These are the only texts in the whole Bible which stress obedience and the duty of obeying the authorities. It is true that two other passages show that there was among Christians of the time a counterflow to the main current that we have demonstrated. In 2 Peter 2:10 there is condemnation of those who “despise authority,” and Jude 8 also condemns those who “carried along by their dreamings … despise authority, and revile the glorious ones.” We must emphasize, however, that these are very ambiguous texts. What is the authority that they have in view? We must never forget the constant reminder that all authority belongs to God.

Finally, we might adduce 1 Timothy 2:1–2: “Therefore I exhort that, above all things, make prayers, supplications, petitions, and thanksgivings for all humans, for kings, and for all who are in high positions, that we may lead a peaceable and quiet life in all reverence and honesty.”

In these Pauline texts we seem to have a trend that differs from the one we have just seen. Our next task is to pose a completely incomprehensible (or, alas! only too comprehensible) problem. From the 3rd century A.D. most theologians, simply forgetting all that we have shown, have focused solely on the statements of Paul in Romans 13 and preached total submission to authority. They have done this without taking into account (as we have done) the context of the statements. They have even fixed on one statement in particular: “AH power comes from God.” This has been the leading theme in sixteen centuries of cooperation between church and state: omnis potestas a Deo. Some bold theologians added per populum (by way of the people), but this was a mere detail as compared to the imperious duty of obeying the power that is from God as though it were itself God.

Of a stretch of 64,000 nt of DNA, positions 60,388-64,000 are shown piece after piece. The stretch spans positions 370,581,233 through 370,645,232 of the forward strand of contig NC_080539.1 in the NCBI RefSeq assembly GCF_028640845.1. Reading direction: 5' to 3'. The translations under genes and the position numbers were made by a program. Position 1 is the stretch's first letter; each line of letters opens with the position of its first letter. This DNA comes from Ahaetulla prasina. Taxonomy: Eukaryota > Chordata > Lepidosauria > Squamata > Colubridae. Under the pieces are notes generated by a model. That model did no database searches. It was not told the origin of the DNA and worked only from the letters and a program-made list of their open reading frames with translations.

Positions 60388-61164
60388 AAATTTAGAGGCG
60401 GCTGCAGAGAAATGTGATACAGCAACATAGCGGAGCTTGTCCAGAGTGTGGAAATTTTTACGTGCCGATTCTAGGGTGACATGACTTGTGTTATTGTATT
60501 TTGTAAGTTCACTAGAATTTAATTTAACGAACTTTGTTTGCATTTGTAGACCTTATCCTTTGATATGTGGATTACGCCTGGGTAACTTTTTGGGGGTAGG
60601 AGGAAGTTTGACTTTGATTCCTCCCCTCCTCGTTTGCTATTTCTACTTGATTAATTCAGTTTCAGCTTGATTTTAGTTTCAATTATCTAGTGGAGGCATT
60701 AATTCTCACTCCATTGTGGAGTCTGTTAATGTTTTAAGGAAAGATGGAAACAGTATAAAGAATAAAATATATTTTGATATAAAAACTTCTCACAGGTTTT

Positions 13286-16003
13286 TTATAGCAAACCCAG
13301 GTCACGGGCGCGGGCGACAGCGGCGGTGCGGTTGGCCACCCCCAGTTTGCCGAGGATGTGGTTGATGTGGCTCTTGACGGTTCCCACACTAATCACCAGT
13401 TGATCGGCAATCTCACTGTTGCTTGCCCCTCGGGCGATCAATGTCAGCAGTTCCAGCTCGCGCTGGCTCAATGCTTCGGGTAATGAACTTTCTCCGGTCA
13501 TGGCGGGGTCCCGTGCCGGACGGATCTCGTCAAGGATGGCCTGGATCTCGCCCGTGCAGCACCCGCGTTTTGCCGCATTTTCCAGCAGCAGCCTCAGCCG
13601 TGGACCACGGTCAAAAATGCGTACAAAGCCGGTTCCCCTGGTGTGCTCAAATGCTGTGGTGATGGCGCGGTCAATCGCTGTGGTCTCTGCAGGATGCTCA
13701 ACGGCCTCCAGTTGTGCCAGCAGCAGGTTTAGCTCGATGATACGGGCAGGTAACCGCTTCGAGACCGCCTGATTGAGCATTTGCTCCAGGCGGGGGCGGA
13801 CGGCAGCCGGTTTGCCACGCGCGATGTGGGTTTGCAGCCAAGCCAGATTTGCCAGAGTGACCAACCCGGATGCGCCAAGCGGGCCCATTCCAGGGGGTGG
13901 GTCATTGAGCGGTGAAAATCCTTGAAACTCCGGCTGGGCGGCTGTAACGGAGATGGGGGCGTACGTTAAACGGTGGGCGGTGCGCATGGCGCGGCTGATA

The curious thing is to see how theologians fared when often to their embarrassment they had to do with tyrants. A strange casuistry was adopted to explain that power comes from God only when it is gained in a legal, legitimate, and peaceful way and exercised in a moral and regular way. But this did not call into question the general duty. Even at the time of the Reformation Luther used this text in the Peasants’ War to charge the princes to crush the revolt. As for Calvin, he insisted that kings are legitimate except when they attack the church. So long as the authorities let Christians freely practice their religion, they cannot be faulted. As I see it, we have here an incredible betrayal of the original Christian view, and the source of this betrayal is undoubtedly the tendency toward conformity and the ease of obeying. However that may be, the only rule that has been gathered from the vast array of texts is that there is no authority except from God. We shall now try to examine the Pauline passages more closely.